Moving from school to school throughout my teaching career, I’ve often been struck by the different ‘feel’ of the school and the different keenness level of students in one school over another.  Why is it, I’ve wondered, are students in one school so enthusiastic and engaged while others in other schools are totally laid back?

Is it the teachers who are at fault, the lesson content/presentation, the school admin, the students themselves, the students’ family socioeconomic status, the value given to school and education by the students’ family or is it just simply the amount of money available to create a more apt learning environment?  Why are some students more motivated and engaged than others?

So … the question remains.  Are the words of this 15 year old  truth or nonsense?

Let me know what you think.

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I’m always inspired when I come across articles in the general press which argue the importance and value of education. After all celebrated and revered writers such as Op-Ed Columnist Thomas Friedman can say it much better than I can!

Writing in the New York Times: Pass the Books.  Hold the Oil Friedman comments on the results of a study by the Organization for Economic Cooperation and Development (OECD) which administered the Program for International Student Assessment (PISA) – an exam which compares the results of math, science and reading comprehension tests of 15 year olds in 65 countries with the “total earnings of natural resources as a percentage of GDP for each participating country.”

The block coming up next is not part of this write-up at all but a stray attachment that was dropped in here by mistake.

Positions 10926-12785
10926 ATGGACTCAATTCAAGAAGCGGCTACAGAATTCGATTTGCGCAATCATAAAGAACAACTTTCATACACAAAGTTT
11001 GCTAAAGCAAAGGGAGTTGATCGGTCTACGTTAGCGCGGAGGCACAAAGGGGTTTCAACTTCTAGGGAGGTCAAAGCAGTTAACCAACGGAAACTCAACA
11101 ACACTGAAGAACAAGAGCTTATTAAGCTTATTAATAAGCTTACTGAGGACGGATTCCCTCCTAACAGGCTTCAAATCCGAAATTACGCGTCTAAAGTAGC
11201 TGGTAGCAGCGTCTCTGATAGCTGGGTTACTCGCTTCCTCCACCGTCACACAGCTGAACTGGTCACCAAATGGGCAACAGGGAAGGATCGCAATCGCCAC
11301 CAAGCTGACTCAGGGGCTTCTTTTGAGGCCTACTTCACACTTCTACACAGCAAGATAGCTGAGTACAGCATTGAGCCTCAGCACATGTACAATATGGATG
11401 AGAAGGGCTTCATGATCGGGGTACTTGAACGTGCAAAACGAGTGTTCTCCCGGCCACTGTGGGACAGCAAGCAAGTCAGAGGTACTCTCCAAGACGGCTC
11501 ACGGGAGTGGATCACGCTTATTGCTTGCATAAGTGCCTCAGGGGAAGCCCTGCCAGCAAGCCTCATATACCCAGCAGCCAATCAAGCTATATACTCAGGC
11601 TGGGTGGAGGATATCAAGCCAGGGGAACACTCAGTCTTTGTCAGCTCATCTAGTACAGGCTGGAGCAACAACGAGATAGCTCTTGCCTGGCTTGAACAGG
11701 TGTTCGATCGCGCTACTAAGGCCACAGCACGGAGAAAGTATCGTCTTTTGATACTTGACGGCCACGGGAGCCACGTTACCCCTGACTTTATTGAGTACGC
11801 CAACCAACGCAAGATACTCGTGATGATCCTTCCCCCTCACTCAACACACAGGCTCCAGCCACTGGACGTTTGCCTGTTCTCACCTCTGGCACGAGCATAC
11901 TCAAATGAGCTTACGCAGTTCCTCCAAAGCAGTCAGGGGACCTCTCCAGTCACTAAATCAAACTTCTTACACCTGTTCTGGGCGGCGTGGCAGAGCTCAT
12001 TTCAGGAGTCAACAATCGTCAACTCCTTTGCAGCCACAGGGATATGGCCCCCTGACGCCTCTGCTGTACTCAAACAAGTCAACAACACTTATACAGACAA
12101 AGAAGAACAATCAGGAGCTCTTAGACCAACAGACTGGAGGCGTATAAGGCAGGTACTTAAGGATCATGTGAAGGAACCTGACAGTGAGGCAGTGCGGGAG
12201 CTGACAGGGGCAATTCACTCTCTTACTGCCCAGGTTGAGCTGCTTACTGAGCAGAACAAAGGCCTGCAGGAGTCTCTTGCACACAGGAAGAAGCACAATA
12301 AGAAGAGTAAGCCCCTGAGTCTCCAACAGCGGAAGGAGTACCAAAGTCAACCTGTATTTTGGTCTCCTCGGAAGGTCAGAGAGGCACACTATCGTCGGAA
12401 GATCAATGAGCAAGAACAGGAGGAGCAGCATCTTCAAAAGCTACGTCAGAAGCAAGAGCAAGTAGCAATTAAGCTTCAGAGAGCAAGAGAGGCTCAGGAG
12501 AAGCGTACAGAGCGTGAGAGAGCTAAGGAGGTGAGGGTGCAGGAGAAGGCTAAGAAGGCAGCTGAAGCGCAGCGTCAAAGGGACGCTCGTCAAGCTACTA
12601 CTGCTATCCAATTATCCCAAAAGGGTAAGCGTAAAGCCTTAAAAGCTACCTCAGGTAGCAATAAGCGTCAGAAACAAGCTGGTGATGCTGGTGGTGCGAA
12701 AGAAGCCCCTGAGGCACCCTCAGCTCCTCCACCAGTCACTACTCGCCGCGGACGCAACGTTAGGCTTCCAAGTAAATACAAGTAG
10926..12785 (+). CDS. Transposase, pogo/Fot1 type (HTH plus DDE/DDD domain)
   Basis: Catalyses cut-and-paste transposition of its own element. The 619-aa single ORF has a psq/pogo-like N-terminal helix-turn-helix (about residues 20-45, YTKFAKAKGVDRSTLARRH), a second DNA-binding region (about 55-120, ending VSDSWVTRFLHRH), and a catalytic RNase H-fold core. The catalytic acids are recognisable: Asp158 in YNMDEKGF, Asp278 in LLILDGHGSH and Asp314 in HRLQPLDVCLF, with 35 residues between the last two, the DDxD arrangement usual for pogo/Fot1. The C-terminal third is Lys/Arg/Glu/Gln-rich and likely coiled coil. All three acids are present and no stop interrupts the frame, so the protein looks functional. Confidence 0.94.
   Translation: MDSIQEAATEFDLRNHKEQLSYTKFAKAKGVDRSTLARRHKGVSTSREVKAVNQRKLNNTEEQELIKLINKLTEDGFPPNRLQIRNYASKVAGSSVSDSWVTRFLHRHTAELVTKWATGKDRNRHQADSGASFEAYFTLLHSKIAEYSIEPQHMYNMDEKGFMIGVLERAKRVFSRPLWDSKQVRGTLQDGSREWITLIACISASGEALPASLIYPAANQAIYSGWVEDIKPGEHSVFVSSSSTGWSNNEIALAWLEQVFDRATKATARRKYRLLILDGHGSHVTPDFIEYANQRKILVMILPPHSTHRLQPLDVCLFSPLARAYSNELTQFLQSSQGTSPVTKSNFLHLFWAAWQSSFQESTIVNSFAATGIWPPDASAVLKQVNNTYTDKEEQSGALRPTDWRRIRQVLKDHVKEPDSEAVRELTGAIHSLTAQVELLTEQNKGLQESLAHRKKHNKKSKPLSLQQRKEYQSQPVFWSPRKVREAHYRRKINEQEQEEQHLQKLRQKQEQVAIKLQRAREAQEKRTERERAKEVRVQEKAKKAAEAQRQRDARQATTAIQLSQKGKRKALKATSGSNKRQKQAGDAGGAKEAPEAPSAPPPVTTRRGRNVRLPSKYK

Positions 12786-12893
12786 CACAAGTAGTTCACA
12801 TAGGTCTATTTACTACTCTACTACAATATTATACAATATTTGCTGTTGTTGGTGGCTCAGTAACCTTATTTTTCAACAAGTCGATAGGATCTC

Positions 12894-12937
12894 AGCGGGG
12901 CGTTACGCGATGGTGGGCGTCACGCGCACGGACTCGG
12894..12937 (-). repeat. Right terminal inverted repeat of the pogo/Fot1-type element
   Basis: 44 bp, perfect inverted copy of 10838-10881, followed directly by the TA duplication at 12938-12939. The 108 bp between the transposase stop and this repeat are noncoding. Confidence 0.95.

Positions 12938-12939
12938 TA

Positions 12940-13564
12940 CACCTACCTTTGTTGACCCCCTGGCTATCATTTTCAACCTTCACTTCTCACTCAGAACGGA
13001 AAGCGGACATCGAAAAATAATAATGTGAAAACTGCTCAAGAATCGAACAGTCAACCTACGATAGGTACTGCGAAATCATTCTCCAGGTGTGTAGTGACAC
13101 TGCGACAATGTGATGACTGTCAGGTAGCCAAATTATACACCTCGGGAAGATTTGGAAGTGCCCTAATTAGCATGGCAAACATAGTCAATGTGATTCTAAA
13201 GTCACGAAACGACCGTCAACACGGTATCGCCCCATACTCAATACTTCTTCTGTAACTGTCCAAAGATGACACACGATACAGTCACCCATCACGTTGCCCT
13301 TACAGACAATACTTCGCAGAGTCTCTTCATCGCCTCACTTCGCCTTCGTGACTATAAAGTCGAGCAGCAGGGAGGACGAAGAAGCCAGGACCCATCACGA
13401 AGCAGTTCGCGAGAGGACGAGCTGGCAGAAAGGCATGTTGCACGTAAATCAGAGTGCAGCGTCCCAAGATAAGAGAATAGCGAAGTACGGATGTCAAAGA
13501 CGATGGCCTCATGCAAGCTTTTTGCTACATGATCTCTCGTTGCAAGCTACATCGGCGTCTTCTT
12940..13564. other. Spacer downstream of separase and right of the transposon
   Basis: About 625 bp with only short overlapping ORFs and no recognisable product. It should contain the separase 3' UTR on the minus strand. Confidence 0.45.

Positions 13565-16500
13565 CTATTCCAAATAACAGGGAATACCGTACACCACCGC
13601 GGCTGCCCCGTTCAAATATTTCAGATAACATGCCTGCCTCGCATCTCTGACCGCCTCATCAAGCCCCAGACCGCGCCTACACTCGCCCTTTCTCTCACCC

Quoting Andreas Schleicher, who oversaw the administration of PISA, we are told that the study found

a significant negative relationship between the money countries extract from national resources and the knowledge and skills of their high school population …”

In short, the findings of this study corroborate the fact that countries low in natural resources, who have nothing to mine from the ground, are forced to reply on the strength of their population.   As a consequence, time, effort and resources are poured into the country’s educational structures to ensure that the population can bolster the country’s economy.